Good News, by Bob Connally

22 Oct

The French Dispatch is the 10th feature film directed by Wes Anderson and you know by now whether or not you like his movies. If you don’t then this one will certainly not change that so if that’s you, then feel free to move along. However, if you’re like me and there’s nothing funnier to you than Gene Hackman criticizing his young (“adopted”) daughter’s play as “just a bunch of little kids dressed in animal costumes,” then you are in for top tier Anderson. Rushmore will probably always be my favorite as it’s a movie with a place in my heart few other films have but The French Dispatch – at least based on this first viewing – is up way up there with the likes of The Royal Tenenbaums and The Grand Budapest Hotel. It has everything you expect and want from a Wes Anderson film but, more importantly, he delivers all of those things about as well as he ever has.

The film opens with news of the 1975 death of Arthur Howitzer, Jr. (Bill Murray, but don’t worry, he’s all over this film). Howitzer was the editor-in-chief of The French Dispatch of the Liberty, Kansas Evening Sun, a largely unread section of a small town newspaper. His instructions upon his death are for publication of the paper to cease immediately and for all equipment to be “liquefied.” The film is set during Howitzer’s final days as, unbeknownst to him and his loyal staff, they are contributing to The French Dispatch’s final issue.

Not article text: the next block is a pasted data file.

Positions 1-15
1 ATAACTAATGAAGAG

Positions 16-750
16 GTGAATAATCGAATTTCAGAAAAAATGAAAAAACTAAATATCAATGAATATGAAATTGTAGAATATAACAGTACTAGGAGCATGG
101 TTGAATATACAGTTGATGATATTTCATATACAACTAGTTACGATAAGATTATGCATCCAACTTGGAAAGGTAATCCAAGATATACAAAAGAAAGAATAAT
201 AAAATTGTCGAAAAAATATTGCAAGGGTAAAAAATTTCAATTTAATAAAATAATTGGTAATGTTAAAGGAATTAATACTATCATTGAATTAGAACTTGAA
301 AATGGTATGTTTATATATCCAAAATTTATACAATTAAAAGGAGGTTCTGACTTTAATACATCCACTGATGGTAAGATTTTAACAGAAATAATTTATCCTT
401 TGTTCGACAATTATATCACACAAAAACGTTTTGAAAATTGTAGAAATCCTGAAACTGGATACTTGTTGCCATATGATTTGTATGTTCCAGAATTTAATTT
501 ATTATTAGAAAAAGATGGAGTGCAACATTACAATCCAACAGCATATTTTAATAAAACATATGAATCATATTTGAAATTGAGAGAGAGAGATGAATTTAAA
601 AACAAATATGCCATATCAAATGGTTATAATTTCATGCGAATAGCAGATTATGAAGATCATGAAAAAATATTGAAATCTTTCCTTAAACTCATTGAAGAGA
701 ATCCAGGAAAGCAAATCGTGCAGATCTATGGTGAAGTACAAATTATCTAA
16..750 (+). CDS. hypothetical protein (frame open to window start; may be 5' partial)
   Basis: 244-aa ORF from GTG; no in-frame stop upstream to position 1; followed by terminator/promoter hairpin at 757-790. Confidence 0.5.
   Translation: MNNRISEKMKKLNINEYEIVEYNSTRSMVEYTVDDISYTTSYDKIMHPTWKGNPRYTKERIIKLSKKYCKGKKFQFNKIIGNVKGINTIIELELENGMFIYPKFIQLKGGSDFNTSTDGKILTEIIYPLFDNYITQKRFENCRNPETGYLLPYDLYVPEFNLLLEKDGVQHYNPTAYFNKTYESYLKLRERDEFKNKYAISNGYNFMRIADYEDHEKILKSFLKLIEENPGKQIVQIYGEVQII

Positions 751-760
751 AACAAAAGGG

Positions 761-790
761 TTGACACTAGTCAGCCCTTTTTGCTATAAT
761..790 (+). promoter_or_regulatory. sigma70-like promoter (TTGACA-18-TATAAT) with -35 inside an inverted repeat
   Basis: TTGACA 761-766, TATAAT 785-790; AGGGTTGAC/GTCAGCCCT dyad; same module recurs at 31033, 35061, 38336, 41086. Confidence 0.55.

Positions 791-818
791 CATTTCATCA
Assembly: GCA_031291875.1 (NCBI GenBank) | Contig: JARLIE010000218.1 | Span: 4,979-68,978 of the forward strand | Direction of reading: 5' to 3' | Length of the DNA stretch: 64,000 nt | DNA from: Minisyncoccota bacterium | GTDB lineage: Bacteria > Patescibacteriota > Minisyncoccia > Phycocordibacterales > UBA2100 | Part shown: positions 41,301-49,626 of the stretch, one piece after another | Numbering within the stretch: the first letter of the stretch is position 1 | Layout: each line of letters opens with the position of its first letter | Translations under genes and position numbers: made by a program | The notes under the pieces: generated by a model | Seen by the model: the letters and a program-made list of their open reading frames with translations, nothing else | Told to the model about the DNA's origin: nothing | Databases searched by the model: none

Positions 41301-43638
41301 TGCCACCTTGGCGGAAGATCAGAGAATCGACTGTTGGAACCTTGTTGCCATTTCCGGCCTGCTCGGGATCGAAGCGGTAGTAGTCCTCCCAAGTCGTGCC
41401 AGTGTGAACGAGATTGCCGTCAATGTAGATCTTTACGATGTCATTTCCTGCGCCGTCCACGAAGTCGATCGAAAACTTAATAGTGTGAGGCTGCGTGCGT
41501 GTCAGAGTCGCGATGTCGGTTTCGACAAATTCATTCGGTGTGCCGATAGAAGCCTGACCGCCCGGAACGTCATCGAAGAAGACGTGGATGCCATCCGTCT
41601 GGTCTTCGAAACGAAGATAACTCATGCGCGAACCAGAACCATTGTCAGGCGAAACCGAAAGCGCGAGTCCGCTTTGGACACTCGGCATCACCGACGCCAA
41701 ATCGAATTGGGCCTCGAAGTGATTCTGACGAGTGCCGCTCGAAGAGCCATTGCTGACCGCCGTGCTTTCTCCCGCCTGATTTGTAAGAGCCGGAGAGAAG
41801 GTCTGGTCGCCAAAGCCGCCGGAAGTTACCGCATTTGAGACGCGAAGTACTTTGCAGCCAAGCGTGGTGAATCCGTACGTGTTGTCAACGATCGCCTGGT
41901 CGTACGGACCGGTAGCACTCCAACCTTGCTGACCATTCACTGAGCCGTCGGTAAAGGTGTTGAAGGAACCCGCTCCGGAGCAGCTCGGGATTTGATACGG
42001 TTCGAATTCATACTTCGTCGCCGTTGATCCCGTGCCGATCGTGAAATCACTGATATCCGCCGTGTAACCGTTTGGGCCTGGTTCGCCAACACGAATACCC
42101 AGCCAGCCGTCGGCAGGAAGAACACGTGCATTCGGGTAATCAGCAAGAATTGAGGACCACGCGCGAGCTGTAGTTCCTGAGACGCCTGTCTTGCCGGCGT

Anderson (who shares story by credits with Roman Coppola, Hugo Guinness, and Jason Schwartzman) divides his film into sections, just as a news magazine would. Some of the stories are brief (Owen Wilson riding a bike through the fictional town of Ennui, France where all stories are set) while others tell tales that span several years (Benicio del Toro as an artist living in an asylum for the criminally insane). Happily, each story is entertaining and filled with the kind of unique snappy dialogue that Anderson excels at, delivered by actors who are clearly thrilled to be a part of it all. Another section involves a youth revolt led by students Zeffirelli (Timothee Chalamet) and Juliet (Lyna Khoudri), with some manifesto editing done by Dispatch writer Lucinda Krementz (Frances McDormand). The final portion stars Jeffrey Wright as a food journalist who relates the wild tale of a kidnapping and the attempted rescue of a young boy.

While each portion of the film has a lot to love, it’s the story involving del Toro’s character that is the funniest and most chock full of great lines of dialogue. Adrien Brody, Lea Seydoux, and Tilda Swinton all shine brightly here and are incredibly funny. As with every other part of The French Dispatch, Anderson switches between color and black and white, sometimes mid-scene and seemingly on a whim but it somehow never feels gimmicky or distracting. At one point, live-action even gives way to an animated action sequence but it all feels correct. To paraphrase Arthur Howitzer, Jr., Anderson makes it seem like he shot it that way on purpose.

In the later parts of the film, Jeffrey Wright is the biggest standout, delivering some truly extraordinary lines with aplomb and revealing the underlying sadness to the life of a traveling reporter. There’s a moment where he addresses the loneliness of the life he has chosen and it’s probably what will stick with people the most after seeing this film. Wright is possibly the best he’s ever been here and he fits in perfectly with Anderson’s style.

This was originally intended to come out in the summer of 2020 but, like so many other movies, it’s arriving more than a year later. In this case it was definitely worth the wait. This is a fun, hilarious, and delightful movie that will make fans of Wes Anderson incredibly happy.

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